Mexico has this year registered its highest murder total since modern records began, according to official data, dealing a fresh blow to President Enrique Pena Nieto’s pledge to get gang violence under control with presidential elections due in 2018. A total of 23,101 murder investigations were opened in the first 11 months of this year, surpassing the 22,409 registered in the whole of 2011, figures published on Friday night by the interior ministry showed. The figures go back to 1997. Pena Nieto took office in December 2012 pledging to tame the violence that escalated under his predecessor Felipe Calderon. He managed to reduce the murder tally during the first two years of his term, but since then it has risen steadily. At 18.7 per 100,000 inhabitants, the 2017 Mexican murder rate is still lower than it was in 2011, when it reached almost 19.4 per 100,000, the data showed. The rate has also held below levels reported in several other Latin American countries. According to U.N. figures used in the World Bank’s online database, Brazil and Colombia both had a murder rate of 27 per 100,000, Venezuela 57, Honduras 64 and El Salvador 109 in 2015, the last year for which data are available. The U.S. rate was 5 per 100,000. Still, Pena Nieto’s failure to contain the killings has damaged his credibility and hurt his centrist Institutional Revolutionary Party (PRI), which faces an uphill struggle to hold onto power in the July 2018 presidential election. The law bars Pena Nieto from running again. The current front-runner in the race, leftist Andres Manuel Lopez Obrador, has floated exploring an amnesty with criminal gangs to reduce the violence, without fleshing out the idea.



Tax bill’s ‘pass-through’ rule will aid the wealthy, not workers

Getty Images

Wealthy business owners, such as President Donald Trump, stand to gain from a provision in the Republican tax bill that creates a valuable deduction for owners of pass-through businesses, Democrats and some tax experts say.

The provision creates a 20 percent business income deduction, with some limits, for sole proprietors and owners in partnerships and other non-corporate enterprises.

It was initially sold by Republicans as a way to help small businesses and create jobs. But the final formula for determining what types of businesses can benefit has widened to take in companies with few, if any, workers, critics said. “The president will try to tell the American people that his great political victory is a win for working people, but they see all the benefits going to his type of businesses: real estate pass-throughs,” Democratic Senator Jack Reed said on the Senate floor. Trump, a real estate developer signed the Republican tax bill into law this week, which would gave Republicans their first major legislative victory of 2017. Pass-through businesses’ profits “pass through” their books directly to owners, unlike corporations, which parcel out profits through dividends to stockholders.  Under the Republican bill, the corporate rate would be slashed to 21 percent, while the top individual income tax rate, which some pass-through business owners pay, would be 37 percent. An assessment of the Republican bill by 13 tax experts, mostly academics, said the formula would “expand the ability of highly paid owners in certain industries – and particularly those heavy in property but light in employees, like real estate – to qualify for the pass-through deduction.”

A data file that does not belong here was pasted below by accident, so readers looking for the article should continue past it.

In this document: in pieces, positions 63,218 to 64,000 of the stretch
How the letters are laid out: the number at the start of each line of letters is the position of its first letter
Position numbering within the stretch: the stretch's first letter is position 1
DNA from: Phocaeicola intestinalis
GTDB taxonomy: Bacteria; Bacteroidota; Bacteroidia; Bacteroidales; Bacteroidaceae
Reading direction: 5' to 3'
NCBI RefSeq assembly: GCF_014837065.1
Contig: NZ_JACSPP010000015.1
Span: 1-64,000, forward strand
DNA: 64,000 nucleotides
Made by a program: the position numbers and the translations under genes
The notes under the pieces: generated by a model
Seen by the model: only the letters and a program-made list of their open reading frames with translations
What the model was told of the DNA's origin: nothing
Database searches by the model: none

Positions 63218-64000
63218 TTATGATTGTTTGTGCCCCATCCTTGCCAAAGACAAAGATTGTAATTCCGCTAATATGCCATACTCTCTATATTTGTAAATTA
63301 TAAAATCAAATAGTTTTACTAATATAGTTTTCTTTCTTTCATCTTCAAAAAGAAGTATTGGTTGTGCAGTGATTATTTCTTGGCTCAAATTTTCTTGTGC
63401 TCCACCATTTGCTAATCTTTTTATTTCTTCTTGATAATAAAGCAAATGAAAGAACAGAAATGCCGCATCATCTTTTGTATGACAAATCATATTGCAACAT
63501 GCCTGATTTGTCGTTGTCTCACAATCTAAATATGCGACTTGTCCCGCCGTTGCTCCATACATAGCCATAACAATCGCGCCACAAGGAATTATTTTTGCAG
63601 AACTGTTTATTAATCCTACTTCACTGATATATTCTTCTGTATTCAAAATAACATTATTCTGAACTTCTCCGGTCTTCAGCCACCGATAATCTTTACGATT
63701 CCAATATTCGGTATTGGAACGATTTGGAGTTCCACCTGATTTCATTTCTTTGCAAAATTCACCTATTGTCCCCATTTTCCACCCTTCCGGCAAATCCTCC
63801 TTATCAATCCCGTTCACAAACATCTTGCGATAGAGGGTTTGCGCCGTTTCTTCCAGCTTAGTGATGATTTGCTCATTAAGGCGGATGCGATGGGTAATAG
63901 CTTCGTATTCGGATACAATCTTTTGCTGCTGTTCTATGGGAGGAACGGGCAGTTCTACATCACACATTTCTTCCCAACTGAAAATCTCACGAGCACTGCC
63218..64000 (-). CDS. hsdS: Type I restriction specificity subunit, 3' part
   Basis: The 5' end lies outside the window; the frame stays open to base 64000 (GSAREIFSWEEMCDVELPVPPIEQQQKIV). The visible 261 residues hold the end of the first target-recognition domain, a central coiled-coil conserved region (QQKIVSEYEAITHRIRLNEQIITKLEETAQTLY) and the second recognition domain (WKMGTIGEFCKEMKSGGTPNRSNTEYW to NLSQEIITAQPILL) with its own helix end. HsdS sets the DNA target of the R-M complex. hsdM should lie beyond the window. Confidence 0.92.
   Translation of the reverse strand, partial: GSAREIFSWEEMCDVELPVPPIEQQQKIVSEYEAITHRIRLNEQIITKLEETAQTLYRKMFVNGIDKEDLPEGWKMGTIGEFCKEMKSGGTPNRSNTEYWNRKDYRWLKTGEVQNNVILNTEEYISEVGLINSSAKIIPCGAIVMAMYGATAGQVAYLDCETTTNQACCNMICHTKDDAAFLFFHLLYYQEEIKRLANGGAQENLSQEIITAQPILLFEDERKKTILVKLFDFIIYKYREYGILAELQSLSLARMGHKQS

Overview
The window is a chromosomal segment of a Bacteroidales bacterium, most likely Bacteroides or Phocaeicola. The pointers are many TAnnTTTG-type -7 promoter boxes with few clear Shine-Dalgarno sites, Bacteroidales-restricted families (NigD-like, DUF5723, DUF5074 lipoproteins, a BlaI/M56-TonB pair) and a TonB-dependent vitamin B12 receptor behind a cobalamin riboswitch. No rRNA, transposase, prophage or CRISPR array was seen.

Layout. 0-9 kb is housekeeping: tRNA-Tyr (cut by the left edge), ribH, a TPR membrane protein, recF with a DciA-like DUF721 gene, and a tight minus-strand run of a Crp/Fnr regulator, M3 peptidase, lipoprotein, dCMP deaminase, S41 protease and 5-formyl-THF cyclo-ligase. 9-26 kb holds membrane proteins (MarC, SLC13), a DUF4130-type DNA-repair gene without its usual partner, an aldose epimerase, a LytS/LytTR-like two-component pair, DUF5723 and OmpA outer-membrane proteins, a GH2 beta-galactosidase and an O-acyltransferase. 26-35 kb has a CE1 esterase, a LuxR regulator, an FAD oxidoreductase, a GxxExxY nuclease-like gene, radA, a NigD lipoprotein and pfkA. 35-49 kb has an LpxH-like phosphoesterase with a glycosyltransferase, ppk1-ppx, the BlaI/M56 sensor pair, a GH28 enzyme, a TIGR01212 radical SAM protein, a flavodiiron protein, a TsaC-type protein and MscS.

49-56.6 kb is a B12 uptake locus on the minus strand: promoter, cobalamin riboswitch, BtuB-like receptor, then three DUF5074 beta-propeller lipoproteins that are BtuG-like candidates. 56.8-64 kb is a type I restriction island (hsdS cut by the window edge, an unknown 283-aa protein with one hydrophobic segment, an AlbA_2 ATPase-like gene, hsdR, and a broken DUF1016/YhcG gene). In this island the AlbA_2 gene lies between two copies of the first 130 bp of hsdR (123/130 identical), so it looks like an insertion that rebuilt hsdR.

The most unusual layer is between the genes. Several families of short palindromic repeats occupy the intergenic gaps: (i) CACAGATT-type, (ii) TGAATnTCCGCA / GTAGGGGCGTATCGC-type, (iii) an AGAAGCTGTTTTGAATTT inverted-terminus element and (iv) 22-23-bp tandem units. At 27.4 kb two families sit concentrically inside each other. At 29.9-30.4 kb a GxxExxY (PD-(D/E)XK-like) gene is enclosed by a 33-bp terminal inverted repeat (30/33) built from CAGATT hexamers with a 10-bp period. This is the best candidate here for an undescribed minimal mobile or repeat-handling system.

Report: Trump suggested Haitian immigrants to US ‘all have AIDS’

Report: Trump suggested Haitian immigrants to US 'all have AIDS'
© Getty Images President Trump, while complaining earlier this year about immigration levels during his first months in office, reportedly suggested that Haitian immigrants “all have AIDS.”

According to a New York Times report, Trump did not only single out Haitian immigrants. He also said that Nigerians who gained entrance to the U.S. would never “go back to their huts” in Africa, and that Afghan immigrants came from a terrorist haven. The remarks came during a meeting in June in which the president reportedly lashed out at what he deemed inadequate efforts to curb the number of foreigners receiving U.S. visas, according to the Times.  The White House denied to the Times that Trump ever used “AIDS” or “huts” to refer to immigrants from any country, and several people who attended the meeting said that they did not recall the president using such language. Trump, who campaigned on a promise to crackdown on immigration to the U.S., reportedly told attendees at the meeting that friends had called to tell him that immigration levels made him look foolish. In his first year in office, Trump has sought to limit immigration. Within days of taking office, he issued the first iteration of an executive order barring citizens of several Muslim-majority countries from traveling to the U.S.That ban ran into legal difficulties, however, with a number of federal judges limiting or striking down the move. Two more attempts at implementing the ban followed, and the Supreme Court has agreed to rule on the most recent iteration after litigation in lower courts plays out. The 9th Circuit Court of Appeals ruled against that ban on Friday, but said that the Trump administration could continue to bar individuals from countries in the Middle East and North Africa from entering the U.S. if they do not have a “bona fide” relationship with someone in the U.S. Trump has also sought to build a massive wall between the U.S. and Mexico – perhaps his highest-profile campaign promise – though he has yet to secure the funding needed for that project.